Like most Vancouverites who head south by car, I usually stick to the I-5, racing down to Bellingham, Seattle Premium Outlets, or Seattle itself. But if you’re looking for a more relaxed weekend, take the slow road instead. Going off the beaten track opens your trip up to all kinds of surprises—including a quirky village where the residents enjoy dressing up as chickens.
But more on that later. Last February, I was en route to La Conner, a sleepy waterfront town about 120 kilometres south of Vancouver. Veering off the I-5 at Fairhaven just south of Bellingham, I chose the scenic route of Chuckanut Drive, which cuts through the Skagit Valley before reconnecting to the I-5 near Burlington. The narrow, winding road hugs the Chuckanut Mountains and offers misty views of the San Juan Islands. And if you’re not in a hurry, there are several pleasant stops worth making.
Located on a hairpin turn, the Oyster Creek Inn is an elegant tree house of a restaurant that overlooks the pools of Oyster Creek. It focuses on seafood, much of which is sourced from Taylor Shellfish Farms. Or, if you’re in a do-it-yourself mood, follow the signs from the restaurant and you wind up at the farm’s sea-level store, which sells live oysters, clams, Dungeness crabs, and more. In the summer (or if you’re willing to brave the winter weather), come equipped with picnic supplies and you can barbecue your shellfish on the grills provided at the waterfront picnic area.
Further along, the scenery changes dramatically as the road enters the Skagit flats and farmland. Hungry for lunch, I pulled over in the village of Edison, drawn by a retro sign on the side of the Edison Café proclaiming “homemade soup and pie”. A converted Texaco gas station, the café has been in operation since 1945. Inside, the walls are covered with vintage black-and-white photos of the community. With good food, friendly service, and bantering locals, the café has the charming feel of a small-town hangout.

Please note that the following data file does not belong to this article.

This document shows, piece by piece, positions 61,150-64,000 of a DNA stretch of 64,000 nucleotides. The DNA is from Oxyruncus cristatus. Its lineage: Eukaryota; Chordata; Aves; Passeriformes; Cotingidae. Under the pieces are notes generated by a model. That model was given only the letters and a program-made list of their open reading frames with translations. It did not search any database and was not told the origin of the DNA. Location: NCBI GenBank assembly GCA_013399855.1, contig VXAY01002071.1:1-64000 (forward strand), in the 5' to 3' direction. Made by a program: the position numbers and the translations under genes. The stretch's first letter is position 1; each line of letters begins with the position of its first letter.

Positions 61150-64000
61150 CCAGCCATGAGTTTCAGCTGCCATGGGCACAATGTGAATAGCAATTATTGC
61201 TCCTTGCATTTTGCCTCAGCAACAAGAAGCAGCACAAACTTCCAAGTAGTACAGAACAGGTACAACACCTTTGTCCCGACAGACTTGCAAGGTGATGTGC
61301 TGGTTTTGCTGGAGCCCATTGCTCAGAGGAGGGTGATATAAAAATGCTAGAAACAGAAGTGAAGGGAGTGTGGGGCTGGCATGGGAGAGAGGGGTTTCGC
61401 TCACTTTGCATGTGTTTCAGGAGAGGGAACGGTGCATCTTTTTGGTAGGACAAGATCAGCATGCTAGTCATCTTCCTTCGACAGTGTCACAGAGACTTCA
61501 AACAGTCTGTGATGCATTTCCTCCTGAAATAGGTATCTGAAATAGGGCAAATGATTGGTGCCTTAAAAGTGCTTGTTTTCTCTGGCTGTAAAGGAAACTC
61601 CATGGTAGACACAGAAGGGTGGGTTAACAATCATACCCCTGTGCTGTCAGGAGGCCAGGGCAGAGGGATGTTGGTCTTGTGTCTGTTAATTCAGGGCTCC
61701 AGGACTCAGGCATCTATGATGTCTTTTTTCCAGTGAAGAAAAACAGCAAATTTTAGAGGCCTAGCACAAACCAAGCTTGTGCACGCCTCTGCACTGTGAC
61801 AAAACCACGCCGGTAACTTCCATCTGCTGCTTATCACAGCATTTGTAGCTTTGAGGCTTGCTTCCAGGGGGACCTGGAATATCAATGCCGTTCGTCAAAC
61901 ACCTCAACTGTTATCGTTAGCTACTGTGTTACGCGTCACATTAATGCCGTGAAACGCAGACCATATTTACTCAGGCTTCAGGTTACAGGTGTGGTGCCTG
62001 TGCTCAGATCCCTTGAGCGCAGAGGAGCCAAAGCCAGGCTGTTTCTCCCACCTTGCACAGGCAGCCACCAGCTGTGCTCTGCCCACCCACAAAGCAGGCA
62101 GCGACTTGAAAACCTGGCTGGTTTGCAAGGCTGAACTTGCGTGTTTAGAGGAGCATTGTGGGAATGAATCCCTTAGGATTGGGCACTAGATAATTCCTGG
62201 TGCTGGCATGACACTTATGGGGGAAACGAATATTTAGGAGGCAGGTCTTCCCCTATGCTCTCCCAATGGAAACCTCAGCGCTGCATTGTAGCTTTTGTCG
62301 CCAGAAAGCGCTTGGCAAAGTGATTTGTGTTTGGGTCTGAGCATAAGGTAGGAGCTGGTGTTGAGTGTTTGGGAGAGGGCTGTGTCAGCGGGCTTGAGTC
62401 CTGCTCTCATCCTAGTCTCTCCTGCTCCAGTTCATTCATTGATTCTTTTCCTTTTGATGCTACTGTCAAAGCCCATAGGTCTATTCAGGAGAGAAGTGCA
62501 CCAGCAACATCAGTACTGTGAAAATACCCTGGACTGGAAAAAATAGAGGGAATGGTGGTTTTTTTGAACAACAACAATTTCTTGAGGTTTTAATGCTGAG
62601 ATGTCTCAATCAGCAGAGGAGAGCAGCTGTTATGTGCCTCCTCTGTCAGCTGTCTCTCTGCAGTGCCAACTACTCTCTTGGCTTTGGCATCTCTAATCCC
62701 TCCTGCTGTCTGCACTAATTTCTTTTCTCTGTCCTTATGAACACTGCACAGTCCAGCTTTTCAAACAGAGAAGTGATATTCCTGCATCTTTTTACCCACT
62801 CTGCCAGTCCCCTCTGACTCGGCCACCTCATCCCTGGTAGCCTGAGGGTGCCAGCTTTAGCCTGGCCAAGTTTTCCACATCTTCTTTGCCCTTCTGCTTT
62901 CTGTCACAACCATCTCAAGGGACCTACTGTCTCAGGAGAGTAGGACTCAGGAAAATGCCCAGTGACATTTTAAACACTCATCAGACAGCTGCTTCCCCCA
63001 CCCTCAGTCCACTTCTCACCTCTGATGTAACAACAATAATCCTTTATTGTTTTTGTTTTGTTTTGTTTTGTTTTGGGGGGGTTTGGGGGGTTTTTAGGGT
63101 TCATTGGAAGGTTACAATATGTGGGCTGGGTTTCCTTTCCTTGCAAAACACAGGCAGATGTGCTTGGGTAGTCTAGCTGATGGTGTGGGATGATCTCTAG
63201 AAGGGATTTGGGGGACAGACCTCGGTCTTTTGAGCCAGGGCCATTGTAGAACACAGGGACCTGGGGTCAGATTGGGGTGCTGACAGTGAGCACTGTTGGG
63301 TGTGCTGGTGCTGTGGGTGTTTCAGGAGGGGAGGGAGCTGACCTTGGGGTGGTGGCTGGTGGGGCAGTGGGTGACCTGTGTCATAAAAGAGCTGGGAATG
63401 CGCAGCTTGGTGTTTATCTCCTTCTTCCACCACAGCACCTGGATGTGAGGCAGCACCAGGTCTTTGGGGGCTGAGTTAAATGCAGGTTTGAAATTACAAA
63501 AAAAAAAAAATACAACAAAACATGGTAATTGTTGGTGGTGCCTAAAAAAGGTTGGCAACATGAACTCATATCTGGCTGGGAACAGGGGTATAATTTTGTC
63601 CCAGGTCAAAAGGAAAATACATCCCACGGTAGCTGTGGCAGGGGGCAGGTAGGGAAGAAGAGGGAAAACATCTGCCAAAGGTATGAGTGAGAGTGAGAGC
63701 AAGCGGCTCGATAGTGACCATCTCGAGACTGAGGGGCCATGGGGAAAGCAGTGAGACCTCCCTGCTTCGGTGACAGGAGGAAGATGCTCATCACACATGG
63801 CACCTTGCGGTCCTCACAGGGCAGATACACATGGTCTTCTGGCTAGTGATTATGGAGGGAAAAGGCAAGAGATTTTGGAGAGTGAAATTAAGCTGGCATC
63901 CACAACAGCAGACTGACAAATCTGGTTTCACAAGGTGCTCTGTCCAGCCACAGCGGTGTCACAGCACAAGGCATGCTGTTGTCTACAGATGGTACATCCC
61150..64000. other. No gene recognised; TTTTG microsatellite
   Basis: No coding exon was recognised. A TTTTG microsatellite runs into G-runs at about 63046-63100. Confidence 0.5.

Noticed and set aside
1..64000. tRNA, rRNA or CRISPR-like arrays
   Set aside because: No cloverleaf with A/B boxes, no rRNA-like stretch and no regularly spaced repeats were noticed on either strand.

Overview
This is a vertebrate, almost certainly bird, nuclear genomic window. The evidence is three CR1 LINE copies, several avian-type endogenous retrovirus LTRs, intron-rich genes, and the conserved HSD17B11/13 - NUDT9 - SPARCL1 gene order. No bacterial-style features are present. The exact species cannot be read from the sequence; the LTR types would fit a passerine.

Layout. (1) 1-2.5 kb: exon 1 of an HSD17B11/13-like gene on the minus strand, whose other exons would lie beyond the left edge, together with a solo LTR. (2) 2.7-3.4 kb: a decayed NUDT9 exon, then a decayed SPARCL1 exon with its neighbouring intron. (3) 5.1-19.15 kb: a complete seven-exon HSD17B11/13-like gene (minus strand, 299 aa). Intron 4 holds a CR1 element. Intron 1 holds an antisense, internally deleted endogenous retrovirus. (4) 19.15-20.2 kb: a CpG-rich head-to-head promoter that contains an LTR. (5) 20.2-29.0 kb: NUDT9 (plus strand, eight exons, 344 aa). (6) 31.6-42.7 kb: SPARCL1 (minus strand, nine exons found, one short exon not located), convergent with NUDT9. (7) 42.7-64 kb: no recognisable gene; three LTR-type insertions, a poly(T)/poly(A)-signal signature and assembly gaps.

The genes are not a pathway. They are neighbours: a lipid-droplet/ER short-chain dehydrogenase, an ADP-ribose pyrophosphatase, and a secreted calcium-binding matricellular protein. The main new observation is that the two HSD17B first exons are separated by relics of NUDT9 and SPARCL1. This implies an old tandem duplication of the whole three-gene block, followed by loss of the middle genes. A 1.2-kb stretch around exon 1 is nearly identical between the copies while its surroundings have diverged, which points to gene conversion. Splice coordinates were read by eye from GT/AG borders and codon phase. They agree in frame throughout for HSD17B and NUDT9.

That wintry Friday afternoon, Edison’s main drag was dead enough for tumbleweeds to blow through it. Yet inside the few storefronts that make up “downtown”, I found an unexpected array of enterprises that wouldn’t be out of place in Portland. The artisan bakery Breadfarm, for example, turns out a fantastic Samish River potato bread made from local spuds. Farm to Market Bakery makes dishes like Senegalese peanut soup from scratch, along with tempting sweets such as lime-soaked polenta cake. In contrast, the rustic Longhorn Saloon looks like it was transplanted from the set of a Hollywood Western.
A handful of interesting galleries underline the slightly funky vibe. Located in a restored schoolhouse, the Smith & Vallee gallery exhibits works from emerging Northwest artists. Across the street, its sister studio builds custom furniture from sustainably harvested wood. And nearby, the Lucky Dumpster art collective sells everything from earrings to clocks to light fixtures, all made from found, repurposed, or recycled materials.
Housed in an old lumber storage building, the Lucky Dumpster is eye-catching due to a whimsical outdoor mural that reads “Anyone who isn’t confused really doesn’t understand the situation.” The quote is attributed to journalist Edward R. Murrow, and it’s accompanied by an image of a boy in a sports uniform posing with a trophy.